Jesus, the Son of God

Is Jesus the Son of God? Is He a member of the Godhead? What was His relationship with God? The answers can help us understand God’s plan for human salvation.

The Old Testament gives some hints of the relationships in the Godhead, such as in Daniel 7:13-14 and Genesis 14:18, but the spiritual depth of those words may not have been fully revealed until the “Word became flesh and dwelt among us” (John 1:14).

It is clear from John 1:1 that there were two beings who were called God in the beginning: “The Word was with God, and the Word was God.”

God in the Old Testament

This Word who was with God was the member of the God family who became the flesh-and-blood man Jesus Christ. Although the Old Testament also has references to God the Father (Genesis 1:26; 14:18-20; Psalm 45:7; 110:1; Daniel 7:13), the Word was the Spokesman, the member of the God family whom the patriarchs, prophets and righteous kings talked to, walked with and obeyed.

It was the Word who appeared to and taught Adam and Eve in the Garden of Eden; who spoke with Cain and Abel; who walked with Enoch and Noah; and who appeared to Abraham, Isaac, Jacob and Moses. We know this because of Jesus’ own words.

In John 5:37 Jesus said, “And the Father Himself, who sent Me has testified of Me. You have neither heard His voice at any time nor seen His form.” John emphasizes this same point in John 1:18 and again in 1 John 4:12 stating that “no one has seen God at any time.”

So Jesus said there was a member of the Godhead whom no one had ever seen or heard. On the other hand, Jesus, the Son of God, was the One through whom the creation was made, who talked to Adam and Eve in the Garden of Eden and who was “the light of men” (John 1:3-4; Genesis 3:8-10).

The Bible also describes Jesus’ involvement with Abraham, Moses and David (John 8:56-58; 5:46; Matthew 22:41-45). But we do not know exactly how much the patriarchs, prophets and righteous people knew of the relationships in the Godhead. We do not know what God revealed and what He kept secret.

They did know that the God of Abraham was their Rock and Redeemer (the One who delivered the Israelites from their Egyptian bondage—Exodus 17:6; Deuteronomy 32:15; Psalm 95:1). But did they realize that the “Rock that followed them” (1 Corinthians 10:4) was Christ—the Word who became flesh—the Son of God?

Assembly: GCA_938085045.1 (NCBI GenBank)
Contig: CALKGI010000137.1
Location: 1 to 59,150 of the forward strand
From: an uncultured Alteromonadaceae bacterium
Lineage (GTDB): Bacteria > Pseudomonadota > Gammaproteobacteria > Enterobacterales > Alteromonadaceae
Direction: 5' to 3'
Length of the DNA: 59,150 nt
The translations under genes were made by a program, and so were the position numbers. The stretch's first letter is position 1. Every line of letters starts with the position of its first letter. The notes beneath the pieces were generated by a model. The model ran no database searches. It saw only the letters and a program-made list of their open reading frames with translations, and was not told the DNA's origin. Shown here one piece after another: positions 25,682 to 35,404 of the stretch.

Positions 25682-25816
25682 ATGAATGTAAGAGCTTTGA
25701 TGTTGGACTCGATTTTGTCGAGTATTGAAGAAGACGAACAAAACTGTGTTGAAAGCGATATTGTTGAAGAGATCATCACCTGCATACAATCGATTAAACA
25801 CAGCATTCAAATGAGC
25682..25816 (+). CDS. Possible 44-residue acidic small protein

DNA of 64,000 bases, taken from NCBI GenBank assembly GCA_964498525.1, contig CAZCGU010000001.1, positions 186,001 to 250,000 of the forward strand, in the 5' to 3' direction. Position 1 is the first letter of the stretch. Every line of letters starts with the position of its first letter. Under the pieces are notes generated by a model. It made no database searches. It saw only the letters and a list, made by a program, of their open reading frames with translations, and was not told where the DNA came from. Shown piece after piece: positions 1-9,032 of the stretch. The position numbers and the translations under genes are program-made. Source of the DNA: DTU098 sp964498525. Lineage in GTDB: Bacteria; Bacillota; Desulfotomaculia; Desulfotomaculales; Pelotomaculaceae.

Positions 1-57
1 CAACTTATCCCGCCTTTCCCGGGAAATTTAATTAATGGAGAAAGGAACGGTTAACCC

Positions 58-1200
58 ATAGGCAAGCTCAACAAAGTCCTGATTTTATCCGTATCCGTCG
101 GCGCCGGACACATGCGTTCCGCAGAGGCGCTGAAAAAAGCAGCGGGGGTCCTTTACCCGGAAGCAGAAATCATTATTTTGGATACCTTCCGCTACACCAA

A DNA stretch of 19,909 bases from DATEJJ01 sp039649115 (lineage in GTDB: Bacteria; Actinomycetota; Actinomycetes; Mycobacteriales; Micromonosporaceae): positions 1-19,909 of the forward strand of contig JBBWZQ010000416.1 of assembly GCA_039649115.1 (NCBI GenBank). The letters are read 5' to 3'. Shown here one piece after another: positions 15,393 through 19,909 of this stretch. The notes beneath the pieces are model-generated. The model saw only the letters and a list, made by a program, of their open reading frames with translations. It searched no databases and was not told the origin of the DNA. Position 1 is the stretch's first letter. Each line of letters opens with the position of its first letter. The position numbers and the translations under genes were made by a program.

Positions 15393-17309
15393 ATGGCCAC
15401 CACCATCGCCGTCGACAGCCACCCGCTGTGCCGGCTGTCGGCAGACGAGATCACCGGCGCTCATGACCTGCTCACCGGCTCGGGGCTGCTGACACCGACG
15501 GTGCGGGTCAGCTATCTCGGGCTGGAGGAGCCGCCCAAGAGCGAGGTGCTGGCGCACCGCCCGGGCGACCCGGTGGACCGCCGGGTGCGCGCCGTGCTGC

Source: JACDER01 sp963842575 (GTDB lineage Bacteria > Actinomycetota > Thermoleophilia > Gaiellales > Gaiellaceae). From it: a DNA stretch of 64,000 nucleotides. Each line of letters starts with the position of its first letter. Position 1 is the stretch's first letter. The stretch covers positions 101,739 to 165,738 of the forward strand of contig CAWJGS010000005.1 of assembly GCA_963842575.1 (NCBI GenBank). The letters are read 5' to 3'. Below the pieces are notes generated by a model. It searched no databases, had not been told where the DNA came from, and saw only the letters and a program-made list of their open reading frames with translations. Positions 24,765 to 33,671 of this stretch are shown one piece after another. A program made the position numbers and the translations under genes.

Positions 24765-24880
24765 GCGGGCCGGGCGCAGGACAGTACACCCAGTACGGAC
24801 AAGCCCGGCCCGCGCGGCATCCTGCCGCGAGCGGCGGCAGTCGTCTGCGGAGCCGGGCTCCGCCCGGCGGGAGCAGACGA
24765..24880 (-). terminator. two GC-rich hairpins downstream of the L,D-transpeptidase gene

Jesus reveals the Father

Jesus, the Son of God, said that He came to reveal the Father. “All things have been delivered to Me by My Father, and no one knows the Son except the Father. Nor does anyone know the Father except the Son, and the one to whom the Son wills to reveal Him” (Matthew 11:27). This is further explained in John 1:18: “The only begotten Son, who is in the bosom of the Father, He has declared Him.”

No one truly knew the relationships in the Godhead until Jesus revealed the Father. The Father is the Supreme Head of the God family who conceived the Word in Mary as the man Jesus Christ (Luke 1:31-32, 35). From the time that Jesus began to speak about His Father, He began revealing the relationship between Himself and His Father.

After the Feast of the Passover when Jesus was just 12 years old, He lingered in Jerusalem speaking with the teachers there. When His parents came back looking for Him and told Him that they had been anxiously seeking Him, what was Jesus’ reply? “And He said to them, ‘Why did you seek Me? Did you not know that I must be about My Father’s business?’” Luke then records, “But they did not understand the statement which He spoke to them” (Luke 2:49-50).

Jesus’ relationship with God the Father

And still today, most people do not understand the relationship between God the Father and Jesus, the Son of God. However, the Jews in Jesus’ day did understand the implication of Jesus calling God His Father. We read in John 5:17-18, “But Jesus answered them, ‘My Father has been working until now, and I have been working.’ Therefore, the Jews sought all the more to kill Him, because He not only broke the Sabbath [by their rules, not God’s], but also said that God was His Father, making Himself equal with God.”